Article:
The department of telecommunications (DoT) will soon come out with a mechanism which would enable a caller’s name to flash on the screen when someone calls.
Currently, some users can know the identity of such callers using apps like Truecaller.
The department of telecommunications (DoT) will soon come out with a mechanism which would enable a caller’s name to flash on the screen when someone calls. The name would be as per the know-your-customer (KYC) record of subscribers with the telecom operators.
Telecom Regulatory Authority of India (Trai) chairman PD Vaghela told FE that a consultation paper on this would be floated soon to seek stakeholders’ comments, as the department has received a reference to this effect from the DoT.
“We have just received a reference, and we will start work on this soon. Name as per KYC will appear when someone calls,” Vaghela said. He said Trai had been thinking on similar lines before the specific DoT reference.
He said the mechanism will enable the caller’s name to appear on the screen in accordance with KYC information collected by telecom companies, as per DoT norms.
Effectively, subscribers will get to know the name of a caller even if it is not saved in their phone book. Currently, some users can know the identity of such callers using apps like Truecaller. The limitation with such apps is that the data is crowdsourced, so it may not be 100% authentic — something which is guaranteed in KYC data.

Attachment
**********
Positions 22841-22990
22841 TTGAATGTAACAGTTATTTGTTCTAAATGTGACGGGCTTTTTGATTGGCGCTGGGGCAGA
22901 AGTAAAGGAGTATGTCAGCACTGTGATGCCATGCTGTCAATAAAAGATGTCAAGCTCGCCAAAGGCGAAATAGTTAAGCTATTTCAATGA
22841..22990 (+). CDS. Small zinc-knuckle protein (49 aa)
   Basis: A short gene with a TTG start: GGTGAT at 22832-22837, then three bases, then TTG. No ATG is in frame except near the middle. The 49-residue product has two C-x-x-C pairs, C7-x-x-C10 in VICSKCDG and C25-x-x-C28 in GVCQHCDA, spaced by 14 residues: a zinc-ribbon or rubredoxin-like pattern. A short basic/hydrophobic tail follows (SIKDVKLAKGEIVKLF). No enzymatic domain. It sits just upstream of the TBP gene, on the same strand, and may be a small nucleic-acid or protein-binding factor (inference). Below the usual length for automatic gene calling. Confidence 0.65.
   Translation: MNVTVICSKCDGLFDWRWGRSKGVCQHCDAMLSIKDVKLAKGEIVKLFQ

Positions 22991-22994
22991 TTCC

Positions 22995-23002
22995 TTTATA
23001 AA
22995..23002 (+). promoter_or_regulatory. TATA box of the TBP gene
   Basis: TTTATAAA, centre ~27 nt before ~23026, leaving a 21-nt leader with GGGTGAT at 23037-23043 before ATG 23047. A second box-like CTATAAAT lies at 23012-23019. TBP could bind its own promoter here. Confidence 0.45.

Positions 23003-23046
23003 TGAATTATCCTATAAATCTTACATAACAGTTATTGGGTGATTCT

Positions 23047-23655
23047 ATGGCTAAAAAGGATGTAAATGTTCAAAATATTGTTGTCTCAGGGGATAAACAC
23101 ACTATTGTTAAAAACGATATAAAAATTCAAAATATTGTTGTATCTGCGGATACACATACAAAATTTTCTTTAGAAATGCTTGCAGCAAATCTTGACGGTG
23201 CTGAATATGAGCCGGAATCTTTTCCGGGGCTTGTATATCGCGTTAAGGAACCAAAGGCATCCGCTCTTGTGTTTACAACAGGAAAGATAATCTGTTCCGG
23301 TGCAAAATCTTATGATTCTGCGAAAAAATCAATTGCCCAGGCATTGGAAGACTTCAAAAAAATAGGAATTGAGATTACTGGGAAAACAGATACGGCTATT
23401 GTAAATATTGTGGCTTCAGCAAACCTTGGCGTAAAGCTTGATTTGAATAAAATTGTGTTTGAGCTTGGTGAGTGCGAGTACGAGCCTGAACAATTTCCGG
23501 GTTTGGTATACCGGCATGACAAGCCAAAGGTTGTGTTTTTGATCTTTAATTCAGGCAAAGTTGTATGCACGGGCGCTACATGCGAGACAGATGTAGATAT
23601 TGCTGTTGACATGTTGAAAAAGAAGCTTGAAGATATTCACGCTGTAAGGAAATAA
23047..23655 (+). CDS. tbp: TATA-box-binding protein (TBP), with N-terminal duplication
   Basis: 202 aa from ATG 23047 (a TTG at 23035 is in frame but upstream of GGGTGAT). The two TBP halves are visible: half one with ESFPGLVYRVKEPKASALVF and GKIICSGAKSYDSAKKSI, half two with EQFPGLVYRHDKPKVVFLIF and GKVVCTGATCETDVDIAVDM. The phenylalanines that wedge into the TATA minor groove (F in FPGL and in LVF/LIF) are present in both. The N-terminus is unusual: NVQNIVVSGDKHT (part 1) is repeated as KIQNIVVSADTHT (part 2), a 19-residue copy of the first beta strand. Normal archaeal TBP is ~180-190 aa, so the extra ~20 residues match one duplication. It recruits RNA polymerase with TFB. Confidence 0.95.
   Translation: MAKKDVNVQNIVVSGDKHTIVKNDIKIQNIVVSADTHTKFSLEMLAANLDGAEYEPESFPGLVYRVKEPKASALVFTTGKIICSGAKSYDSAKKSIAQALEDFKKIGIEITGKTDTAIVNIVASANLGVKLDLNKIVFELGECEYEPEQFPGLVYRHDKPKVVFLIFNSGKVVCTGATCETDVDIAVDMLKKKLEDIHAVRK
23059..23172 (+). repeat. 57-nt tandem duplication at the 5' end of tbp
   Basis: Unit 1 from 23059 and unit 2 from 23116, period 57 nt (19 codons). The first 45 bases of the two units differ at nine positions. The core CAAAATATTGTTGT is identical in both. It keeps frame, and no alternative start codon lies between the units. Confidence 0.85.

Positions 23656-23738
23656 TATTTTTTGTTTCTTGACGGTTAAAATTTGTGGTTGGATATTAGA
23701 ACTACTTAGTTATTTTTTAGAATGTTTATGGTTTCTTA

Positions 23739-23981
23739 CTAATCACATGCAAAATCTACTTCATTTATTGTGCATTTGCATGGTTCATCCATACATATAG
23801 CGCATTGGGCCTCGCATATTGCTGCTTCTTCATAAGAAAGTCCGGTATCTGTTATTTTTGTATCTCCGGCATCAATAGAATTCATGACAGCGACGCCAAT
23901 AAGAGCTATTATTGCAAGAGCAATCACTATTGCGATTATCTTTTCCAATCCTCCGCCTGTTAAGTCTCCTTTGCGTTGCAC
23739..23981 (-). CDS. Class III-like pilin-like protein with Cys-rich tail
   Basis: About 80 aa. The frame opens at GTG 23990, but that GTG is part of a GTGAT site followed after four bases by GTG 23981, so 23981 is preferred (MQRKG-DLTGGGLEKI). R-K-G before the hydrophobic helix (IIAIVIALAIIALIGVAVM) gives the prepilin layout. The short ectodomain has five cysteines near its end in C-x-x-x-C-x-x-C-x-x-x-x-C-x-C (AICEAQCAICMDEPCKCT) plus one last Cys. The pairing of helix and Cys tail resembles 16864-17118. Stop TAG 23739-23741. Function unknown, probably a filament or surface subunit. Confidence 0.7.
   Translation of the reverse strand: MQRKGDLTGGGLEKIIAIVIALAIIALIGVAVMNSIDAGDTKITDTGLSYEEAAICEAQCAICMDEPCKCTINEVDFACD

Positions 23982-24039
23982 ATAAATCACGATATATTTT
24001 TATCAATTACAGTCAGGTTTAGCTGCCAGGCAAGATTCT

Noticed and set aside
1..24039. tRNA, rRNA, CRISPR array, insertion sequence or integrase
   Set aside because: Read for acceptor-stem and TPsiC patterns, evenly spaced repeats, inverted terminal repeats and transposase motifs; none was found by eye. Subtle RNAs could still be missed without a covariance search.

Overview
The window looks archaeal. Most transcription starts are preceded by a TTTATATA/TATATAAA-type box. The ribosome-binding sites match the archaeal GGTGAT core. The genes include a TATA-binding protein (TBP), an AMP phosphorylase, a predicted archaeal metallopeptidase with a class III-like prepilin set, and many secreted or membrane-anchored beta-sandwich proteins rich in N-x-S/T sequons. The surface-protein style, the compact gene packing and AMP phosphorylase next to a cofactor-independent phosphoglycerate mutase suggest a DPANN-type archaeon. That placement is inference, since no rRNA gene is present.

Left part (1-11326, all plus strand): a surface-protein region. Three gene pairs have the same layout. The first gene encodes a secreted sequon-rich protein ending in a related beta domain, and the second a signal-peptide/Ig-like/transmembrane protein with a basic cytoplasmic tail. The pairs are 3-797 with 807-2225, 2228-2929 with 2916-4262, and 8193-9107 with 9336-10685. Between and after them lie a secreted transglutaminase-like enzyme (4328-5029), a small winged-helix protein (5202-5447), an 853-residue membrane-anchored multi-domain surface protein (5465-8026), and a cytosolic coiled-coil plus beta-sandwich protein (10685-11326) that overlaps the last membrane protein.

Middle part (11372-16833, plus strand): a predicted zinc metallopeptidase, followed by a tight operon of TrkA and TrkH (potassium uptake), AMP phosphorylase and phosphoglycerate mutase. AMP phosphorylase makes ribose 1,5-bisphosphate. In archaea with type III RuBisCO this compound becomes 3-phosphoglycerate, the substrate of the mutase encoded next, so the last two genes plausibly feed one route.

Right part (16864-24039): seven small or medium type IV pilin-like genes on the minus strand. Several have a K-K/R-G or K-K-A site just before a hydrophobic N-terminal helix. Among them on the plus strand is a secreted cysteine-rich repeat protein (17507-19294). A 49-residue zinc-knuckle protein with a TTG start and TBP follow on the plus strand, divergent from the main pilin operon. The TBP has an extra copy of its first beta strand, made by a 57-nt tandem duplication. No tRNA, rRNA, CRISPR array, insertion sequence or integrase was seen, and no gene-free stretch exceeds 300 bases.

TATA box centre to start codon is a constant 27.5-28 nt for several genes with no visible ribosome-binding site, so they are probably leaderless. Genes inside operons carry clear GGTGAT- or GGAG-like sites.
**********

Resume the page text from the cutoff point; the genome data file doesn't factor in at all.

An added advantage of the mechanism would be that recipients will be able to avoid spam and unsolicited calls or report them to the authority for necessary action. So far, despite several measures, Trai has not been able to stop unsolicited commercial calls in an effective manner.
Since the matter relates to policy, the final decision would be of the DoT and not Trai, which will only have to send in recommendations after widespread consultation with stakeholders. It is only in matters of tariff that Trai’s decision is final and the government has no role.
The Trai consultation paper will highlight issues and invite comments from stakeholders. The regulator will subsequently hold open house sessions in major cities, before finalising its recommendations.
The issue of privacy is likely to come up among concerns raised during this exercise. It is possible that some organisations may object to disclosing names without the subscribers’ consent.
Officials, however, said there is a way to provide safeguards if such concerns are raised.